BC Hydro: Seeing Beyond The Job Description
This video from the 2018 Presidents Group Roundtable features Chris O’Riley, Presidents Group member and President and Chief Operating Officer of BC Hydro. He talks about BC Hydro’s Return to Work program: seeing beyond the job description.
(Chris O’Riley) At BC Hydro we have 6,500 employees and they work in office environments as well as in the field. 2/3 of our workforce is unionized. We’re considered a high hazard industry and so safety is a really big deal at BC Hydro, and we have a pretty good safety record but unfortunately we have a number of employees who have acquired disabilities over the course of the year, sometimes because of an accident at work sometimes because of something that’s happened outside of work and I’m going to talk about this population of people with disabilities in my talk today.
One of the ways that we support these employees is through a recovery service and return to work program. So, we have a recovery team that helps employees who are returning to work from all types of disabilities and that could be permanent or temporary and it could include a physical ailment or increasingly mental health and addiction issues.
An important thing that we’ve learned is that it’s really important for employees to stay at work and stay connected with the workforce and their colleagues and to continue contributing and if they do that, they come back more quickly and in the greatest capacity possible. We’ve learned that we need to recognize the importance of the whole person and sometimes you can get caught up in what the person’s trade is or their educational background and think of what they can do is based on that or what they’ve done before and really think more broadly about what they can contribute.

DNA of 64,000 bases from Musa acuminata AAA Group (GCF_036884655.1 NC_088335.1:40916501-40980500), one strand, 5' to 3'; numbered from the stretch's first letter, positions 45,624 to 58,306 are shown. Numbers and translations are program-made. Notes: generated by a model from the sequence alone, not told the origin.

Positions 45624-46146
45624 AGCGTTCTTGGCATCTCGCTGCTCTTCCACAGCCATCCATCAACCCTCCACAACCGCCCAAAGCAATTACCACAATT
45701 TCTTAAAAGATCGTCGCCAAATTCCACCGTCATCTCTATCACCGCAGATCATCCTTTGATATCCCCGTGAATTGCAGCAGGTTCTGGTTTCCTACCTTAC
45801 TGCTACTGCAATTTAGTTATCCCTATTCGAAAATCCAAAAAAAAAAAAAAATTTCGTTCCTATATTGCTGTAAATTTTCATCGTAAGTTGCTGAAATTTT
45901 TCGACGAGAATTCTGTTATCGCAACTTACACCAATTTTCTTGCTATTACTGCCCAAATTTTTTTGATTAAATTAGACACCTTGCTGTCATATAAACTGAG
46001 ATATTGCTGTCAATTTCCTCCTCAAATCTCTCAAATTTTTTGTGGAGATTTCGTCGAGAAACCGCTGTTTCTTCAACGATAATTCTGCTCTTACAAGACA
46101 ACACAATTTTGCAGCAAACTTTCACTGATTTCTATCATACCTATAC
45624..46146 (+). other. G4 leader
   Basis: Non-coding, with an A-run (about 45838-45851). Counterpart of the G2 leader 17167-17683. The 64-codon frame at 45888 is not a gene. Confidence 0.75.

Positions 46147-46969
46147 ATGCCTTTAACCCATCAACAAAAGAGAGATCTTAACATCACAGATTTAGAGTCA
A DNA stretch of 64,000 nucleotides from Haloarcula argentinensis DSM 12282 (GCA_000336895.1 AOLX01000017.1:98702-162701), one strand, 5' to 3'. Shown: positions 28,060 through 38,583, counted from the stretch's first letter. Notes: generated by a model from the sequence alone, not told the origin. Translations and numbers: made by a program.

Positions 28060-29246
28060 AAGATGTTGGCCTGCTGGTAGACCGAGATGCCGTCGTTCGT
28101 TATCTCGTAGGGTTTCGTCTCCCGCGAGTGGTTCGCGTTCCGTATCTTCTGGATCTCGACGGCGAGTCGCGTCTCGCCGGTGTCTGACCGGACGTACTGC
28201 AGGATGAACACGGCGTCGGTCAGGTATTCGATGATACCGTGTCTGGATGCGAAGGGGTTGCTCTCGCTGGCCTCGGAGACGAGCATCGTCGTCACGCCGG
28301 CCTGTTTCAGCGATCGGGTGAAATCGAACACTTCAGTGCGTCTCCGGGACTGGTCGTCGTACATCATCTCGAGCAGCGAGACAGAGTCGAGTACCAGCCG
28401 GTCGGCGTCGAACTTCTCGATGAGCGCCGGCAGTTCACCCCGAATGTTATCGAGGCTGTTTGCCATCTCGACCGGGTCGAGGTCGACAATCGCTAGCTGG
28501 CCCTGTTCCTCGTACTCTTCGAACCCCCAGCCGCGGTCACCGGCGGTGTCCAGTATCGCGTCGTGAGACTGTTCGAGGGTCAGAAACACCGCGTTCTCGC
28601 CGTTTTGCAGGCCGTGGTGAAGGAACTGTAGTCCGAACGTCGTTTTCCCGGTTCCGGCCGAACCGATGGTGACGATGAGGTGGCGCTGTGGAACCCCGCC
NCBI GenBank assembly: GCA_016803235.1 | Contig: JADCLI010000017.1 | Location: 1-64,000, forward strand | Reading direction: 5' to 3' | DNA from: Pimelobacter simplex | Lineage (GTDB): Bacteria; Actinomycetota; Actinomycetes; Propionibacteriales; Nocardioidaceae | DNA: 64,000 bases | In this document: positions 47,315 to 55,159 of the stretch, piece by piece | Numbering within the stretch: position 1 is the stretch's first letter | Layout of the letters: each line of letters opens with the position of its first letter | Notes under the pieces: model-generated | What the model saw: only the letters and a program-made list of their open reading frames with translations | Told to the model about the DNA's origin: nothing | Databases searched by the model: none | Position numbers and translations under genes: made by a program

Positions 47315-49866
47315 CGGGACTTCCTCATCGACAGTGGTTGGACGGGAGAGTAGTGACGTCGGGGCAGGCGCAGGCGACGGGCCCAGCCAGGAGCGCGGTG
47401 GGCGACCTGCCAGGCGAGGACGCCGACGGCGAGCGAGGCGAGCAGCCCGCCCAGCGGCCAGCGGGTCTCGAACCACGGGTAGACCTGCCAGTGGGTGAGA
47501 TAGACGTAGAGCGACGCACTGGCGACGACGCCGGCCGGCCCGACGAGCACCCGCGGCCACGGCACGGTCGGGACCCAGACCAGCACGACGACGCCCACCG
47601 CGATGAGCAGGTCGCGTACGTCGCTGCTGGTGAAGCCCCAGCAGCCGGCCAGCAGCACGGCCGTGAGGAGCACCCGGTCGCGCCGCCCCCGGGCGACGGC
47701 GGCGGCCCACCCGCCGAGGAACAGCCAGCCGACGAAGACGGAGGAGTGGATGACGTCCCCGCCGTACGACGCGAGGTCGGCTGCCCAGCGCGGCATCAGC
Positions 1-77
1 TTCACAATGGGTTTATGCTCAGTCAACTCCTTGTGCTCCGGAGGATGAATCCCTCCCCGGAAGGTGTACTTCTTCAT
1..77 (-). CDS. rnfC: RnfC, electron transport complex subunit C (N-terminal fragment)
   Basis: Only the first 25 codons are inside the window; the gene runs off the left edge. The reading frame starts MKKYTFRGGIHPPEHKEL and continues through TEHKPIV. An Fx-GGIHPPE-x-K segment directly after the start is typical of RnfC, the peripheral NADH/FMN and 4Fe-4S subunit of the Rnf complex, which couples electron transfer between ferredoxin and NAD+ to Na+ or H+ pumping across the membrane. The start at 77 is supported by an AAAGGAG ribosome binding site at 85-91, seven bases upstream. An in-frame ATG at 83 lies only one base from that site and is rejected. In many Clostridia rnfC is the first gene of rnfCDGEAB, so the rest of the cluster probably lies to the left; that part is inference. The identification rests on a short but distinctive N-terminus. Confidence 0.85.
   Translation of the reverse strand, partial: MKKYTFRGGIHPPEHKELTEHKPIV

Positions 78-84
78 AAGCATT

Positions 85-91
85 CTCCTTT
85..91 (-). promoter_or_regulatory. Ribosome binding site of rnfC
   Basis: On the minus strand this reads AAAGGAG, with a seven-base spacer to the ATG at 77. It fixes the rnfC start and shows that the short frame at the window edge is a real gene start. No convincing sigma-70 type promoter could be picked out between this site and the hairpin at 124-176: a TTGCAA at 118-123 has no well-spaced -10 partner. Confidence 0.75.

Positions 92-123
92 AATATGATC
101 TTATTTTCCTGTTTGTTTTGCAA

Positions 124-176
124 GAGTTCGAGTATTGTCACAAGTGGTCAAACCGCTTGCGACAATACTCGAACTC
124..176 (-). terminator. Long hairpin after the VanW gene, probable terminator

Our program is built around these 3 areas of building a really strong partnership and a network of support for the employee, being flexible as you move through a transition of an employee’s recovery and return to work. And then looking beyond this job description that they’ve been tagged with in the past.
I want to go through a story of an individual, his name is Doug and I’m also using this story with his permission. I’ve known Doug for many years in the company, he started working at BC Hydro as an electrician, in 1991. He was promoted in 2008 to be a trades training instructor at our technical school. Soon after that, he ran into some performance issues and it became an escalating situation and there was performance management involved, the union gets involved and eventually we get our return to work program involved and he was assessed through that as having an addiction.
We supported him through the program, BC Hydro pays 75% of the cost of those programs and he was able to come back to work in a fully functioning, full capability, including a follow up program with random testing and counseling and monitoring over time. A couple years later he was in a really bad car accident.
It was outside of work, two people in the car were killed and as a result of that accident over the next five years he went through a whole series of operations for his knee and his hip and his shoulder. Obviously, he couldn’t do the job that was laid out for him and what he’d been doing previously.
After each surgery we had to come up with a program of modified duties for Doug, to ensure that he could keep contributing to his training role. We were also able to provide partial coverage because there were parts of it including the field aspect that he wasn’t able to do at certain points in this transition, so people filled in behind him.